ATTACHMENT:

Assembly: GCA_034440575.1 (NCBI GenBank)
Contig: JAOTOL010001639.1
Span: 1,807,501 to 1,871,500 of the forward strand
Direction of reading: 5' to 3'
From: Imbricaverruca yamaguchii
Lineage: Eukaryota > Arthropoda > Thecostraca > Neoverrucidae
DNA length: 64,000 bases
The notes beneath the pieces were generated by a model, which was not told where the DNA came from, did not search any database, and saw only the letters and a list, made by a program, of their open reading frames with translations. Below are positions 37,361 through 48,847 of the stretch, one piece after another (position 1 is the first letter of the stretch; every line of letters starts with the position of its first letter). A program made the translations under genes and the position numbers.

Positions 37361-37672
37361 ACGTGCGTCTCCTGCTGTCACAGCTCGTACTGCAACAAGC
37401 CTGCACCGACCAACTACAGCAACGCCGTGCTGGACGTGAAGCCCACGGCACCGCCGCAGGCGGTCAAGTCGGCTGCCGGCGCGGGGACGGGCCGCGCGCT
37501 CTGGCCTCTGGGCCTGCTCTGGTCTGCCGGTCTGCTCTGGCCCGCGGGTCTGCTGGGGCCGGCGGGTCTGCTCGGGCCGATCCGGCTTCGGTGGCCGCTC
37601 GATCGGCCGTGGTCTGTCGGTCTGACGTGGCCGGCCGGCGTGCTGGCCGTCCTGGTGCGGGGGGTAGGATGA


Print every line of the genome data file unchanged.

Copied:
Assembly: GCA_034440575.1 (NCBI GenBank)
Contig: JAOTOL010001639.1
Span: 1,807,501 to 1,871,500 of the forward strand
Direction of reading: 5' to 3'
From: Imbricaverruca yamaguchii
Lineage: Eukaryota > Arthropoda > Thecostraca > Neoverrucidae
DNA length: 64,000 bases
The notes beneath the pieces were generated by a model, which was not told where the DNA came from, did not search any database, and saw only the letters and a list, made by a program, of their open reading frames with translations. Below are positions 37,361 through 48,847 of the stretch, one piece after another (position 1 is the first letter of the stretch; every line of letters starts with the position of its first letter). A program made the translations under genes and the position numbers.

Positions 37361-37672
37361 ACGTGCGTCTCCTGCTGTCACAGCTCGTACTGCAACAAGC
37401 CTGCACCGACCAACTACAGCAACGCCGTGCTGGACGTGAAGCCCACGGCACCGCCGCAGGCGGTCAAGTCGGCTGCCGGCGCGGGGACGGGCCGCGCGCT
37501 CTGGCCTCTGGGCCTGCTCTGGTCTGCCGGTCTGCTCTGGCCCGCGGGTCTGCTGGGGCCGGCGGGTCTGCTCGGGCCGATCCGGCTTCGGTGGCCGCTC
37601 GATCGGCCGTGGTCTGTCGGTCTGACGTGGCCGGCCGGCGTGCTGGCCGTCCTGGTGCGGGGGGTAGGATGA